Affective instability serves as a clinically useful screening or gate criterion for borderline personality disorder (BPD) in patients with major depressive disorder or bipolar disorder, according to the results of a study published in the Journal of Clinical Psychiatry.
Mark Zimmerman, MD, from the Department of Psychiatry and Human Behavior, Brown Medical School, and the Department of Psychiatry, Rhode Island Hospital, Providence, Rhode Island, and colleagues evaluated 3674 psychiatric outpatients from December 1995 to April 2014, using a semi-structured diagnostic interview based on the Diagnostic and Statistical Manual of Mental Disorders, Fourth Edition, for BPD. Patients came from 3 diagnostic groups: those with major depressive disorder, those with bipolar disorder, and all remaining patients.
Of the 9 BPD criteria used to evaluate patients, affective instability had the highest sensitivity and negative predictive value in all 3 diagnostic groups. Its sensitivity and negative predictive value were greater than 90%. In contrast, avoiding abandonment had a positive predictive value of more than 60%, the highest among the 9 criteria, whereas it had the lowest sensitivity, at 35%. Using fear of abandonment as the gate criterion would result in missing approximately two-thirds of patients with BPD.
The researchers maintain that more effective screening for BPD in patients with major depressive disorder or bipolar disorder is essential because BPD is associated with increased rates of suicide attempts and unemployment in both these diagnostic groups. They caution, however, that screening is not diagnosing, and that the positive predictive value of the affective instability criterion was below 50%, which is among the lowest of the 9 criteria. Most of those exhibiting this criterion were not ultimately diagnosed with BPD. However, they add that a clinician can feel highly confident in ruling out a diagnosis of BPD in the absence of affective instability.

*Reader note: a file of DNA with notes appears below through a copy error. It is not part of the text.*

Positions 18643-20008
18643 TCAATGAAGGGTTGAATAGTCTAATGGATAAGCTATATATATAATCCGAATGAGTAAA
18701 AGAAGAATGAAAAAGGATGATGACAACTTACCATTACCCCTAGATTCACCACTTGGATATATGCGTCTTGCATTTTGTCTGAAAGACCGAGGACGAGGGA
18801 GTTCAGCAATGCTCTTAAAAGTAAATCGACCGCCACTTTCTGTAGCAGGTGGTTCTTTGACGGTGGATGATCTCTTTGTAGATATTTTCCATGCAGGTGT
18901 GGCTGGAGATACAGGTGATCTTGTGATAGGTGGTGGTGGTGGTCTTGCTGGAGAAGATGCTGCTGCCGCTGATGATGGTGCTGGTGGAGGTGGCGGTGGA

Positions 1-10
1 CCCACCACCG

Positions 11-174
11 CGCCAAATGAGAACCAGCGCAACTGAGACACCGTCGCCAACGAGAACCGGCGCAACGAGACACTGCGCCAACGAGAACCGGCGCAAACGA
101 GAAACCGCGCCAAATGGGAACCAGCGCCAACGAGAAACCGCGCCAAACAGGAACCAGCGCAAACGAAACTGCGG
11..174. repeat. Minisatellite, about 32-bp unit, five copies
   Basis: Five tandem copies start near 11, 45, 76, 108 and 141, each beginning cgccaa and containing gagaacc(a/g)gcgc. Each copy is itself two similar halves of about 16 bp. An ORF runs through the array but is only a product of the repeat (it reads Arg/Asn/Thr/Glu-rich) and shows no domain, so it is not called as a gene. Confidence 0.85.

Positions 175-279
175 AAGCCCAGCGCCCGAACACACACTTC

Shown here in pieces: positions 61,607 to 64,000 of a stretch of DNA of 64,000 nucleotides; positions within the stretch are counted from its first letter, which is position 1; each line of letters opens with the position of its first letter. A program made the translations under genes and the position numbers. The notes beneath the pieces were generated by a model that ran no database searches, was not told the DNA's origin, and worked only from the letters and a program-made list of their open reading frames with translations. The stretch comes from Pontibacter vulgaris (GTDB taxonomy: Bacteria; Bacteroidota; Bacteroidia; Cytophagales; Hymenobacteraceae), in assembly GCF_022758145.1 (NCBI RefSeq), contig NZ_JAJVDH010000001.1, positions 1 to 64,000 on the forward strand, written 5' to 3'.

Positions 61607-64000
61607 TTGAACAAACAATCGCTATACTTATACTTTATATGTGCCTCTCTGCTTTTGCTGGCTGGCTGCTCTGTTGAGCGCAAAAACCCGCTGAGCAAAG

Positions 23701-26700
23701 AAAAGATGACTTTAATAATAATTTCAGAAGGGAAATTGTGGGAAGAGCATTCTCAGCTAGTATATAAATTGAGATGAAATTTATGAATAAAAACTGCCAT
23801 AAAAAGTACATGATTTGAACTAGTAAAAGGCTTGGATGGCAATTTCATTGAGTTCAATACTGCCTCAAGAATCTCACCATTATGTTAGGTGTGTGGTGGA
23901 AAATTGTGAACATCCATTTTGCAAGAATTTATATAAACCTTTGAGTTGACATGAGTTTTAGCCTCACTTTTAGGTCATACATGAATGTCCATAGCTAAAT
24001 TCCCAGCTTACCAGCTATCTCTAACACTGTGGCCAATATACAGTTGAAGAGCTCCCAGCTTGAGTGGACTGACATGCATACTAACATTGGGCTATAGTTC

Researchers noted that the study was limited by a sample of patients who were predominantly white, female, and insured, all of whom presented to a single clinical practice for outpatient treatment.
Zimmerman M, Balling C, Dalrymple K, Chelminski I. Screening for borderline personality disorder in psychiatric outpatients with major depressive disorder and bipolar disorder. J Clin Psychiatry. 2019;80(1):18m12257.